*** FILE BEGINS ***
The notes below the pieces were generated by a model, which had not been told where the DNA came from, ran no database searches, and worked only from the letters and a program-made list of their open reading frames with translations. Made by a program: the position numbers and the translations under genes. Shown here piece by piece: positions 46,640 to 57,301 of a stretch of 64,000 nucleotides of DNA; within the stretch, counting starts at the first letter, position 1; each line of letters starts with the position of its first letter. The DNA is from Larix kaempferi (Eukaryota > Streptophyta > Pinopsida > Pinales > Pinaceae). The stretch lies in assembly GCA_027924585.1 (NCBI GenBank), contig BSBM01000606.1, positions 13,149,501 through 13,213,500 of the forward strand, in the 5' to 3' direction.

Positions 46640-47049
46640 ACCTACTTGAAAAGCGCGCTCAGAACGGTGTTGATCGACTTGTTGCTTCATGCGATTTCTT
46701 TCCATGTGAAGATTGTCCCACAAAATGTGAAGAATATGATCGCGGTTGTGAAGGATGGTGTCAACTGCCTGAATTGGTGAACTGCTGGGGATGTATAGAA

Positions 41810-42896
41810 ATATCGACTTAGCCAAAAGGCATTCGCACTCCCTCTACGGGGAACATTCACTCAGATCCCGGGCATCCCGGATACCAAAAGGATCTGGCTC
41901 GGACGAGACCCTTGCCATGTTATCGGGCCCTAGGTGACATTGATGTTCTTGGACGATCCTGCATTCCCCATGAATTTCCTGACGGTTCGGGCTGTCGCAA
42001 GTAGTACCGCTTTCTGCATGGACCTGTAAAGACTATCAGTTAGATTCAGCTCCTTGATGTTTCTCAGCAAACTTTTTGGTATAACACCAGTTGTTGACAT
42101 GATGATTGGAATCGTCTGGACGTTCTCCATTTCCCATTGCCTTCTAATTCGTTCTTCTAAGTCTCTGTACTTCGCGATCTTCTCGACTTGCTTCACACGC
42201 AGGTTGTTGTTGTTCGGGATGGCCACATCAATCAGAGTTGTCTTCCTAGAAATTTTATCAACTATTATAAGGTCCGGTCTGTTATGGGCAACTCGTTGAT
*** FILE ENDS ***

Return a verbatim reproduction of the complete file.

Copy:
The notes below the pieces were generated by a model, which had not been told where the DNA came from, ran no database searches, and worked only from the letters and a program-made list of their open reading frames with translations. Made by a program: the position numbers and the translations under genes. Shown here piece by piece: positions 46,640 to 57,301 of a stretch of 64,000 nucleotides of DNA; within the stretch, counting starts at the first letter, position 1; each line of letters starts with the position of its first letter. The DNA is from Larix kaempferi (Eukaryota > Streptophyta > Pinopsida > Pinales > Pinaceae). The stretch lies in assembly GCA_027924585.1 (NCBI GenBank), contig BSBM01000606.1, positions 13,149,501 through 13,213,500 of the forward strand, in the 5' to 3' direction.

Positions 46640-47049
46640 ACCTACTTGAAAAGCGCGCTCAGAACGGTGTTGATCGACTTGTTGCTTCATGCGATTTCTT
46701 TCCATGTGAAGATTGTCCCACAAAATGTGAAGAATATGATCGCGGTTGTGAAGGATGGTGTCAACTGCCTGAATTGGTGAACTGCTGGGGATGTATAGAA

Positions 41810-42896
41810 ATATCGACTTAGCCAAAAGGCATTCGCACTCCCTCTACGGGGAACATTCACTCAGATCCCGGGCATCCCGGATACCAAAAGGATCTGGCTC
41901 GGACGAGACCCTTGCCATGTTATCGGGCCCTAGGTGACATTGATGTTCTTGGACGATCCTGCATTCCCCATGAATTTCCTGACGGTTCGGGCTGTCGCAA
42001 GTAGTACCGCTTTCTGCATGGACCTGTAAAGACTATCAGTTAGATTCAGCTCCTTGATGTTTCTCAGCAAACTTTTTGGTATAACACCAGTTGTTGACAT
42101 GATGATTGGAATCGTCTGGACGTTCTCCATTTCCCATTGCCTTCTAATTCGTTCTTCTAAGTCTCTGTACTTCGCGATCTTCTCGACTTGCTTCACACGC
42201 AGGTTGTTGTTGTTCGGGATGGCCACATCAATCAGAGTTGTCTTCCTAGAAATTTTATCAACTATTATAAGGTCCGGTCTGTTATGGGCAACTCGTTGAT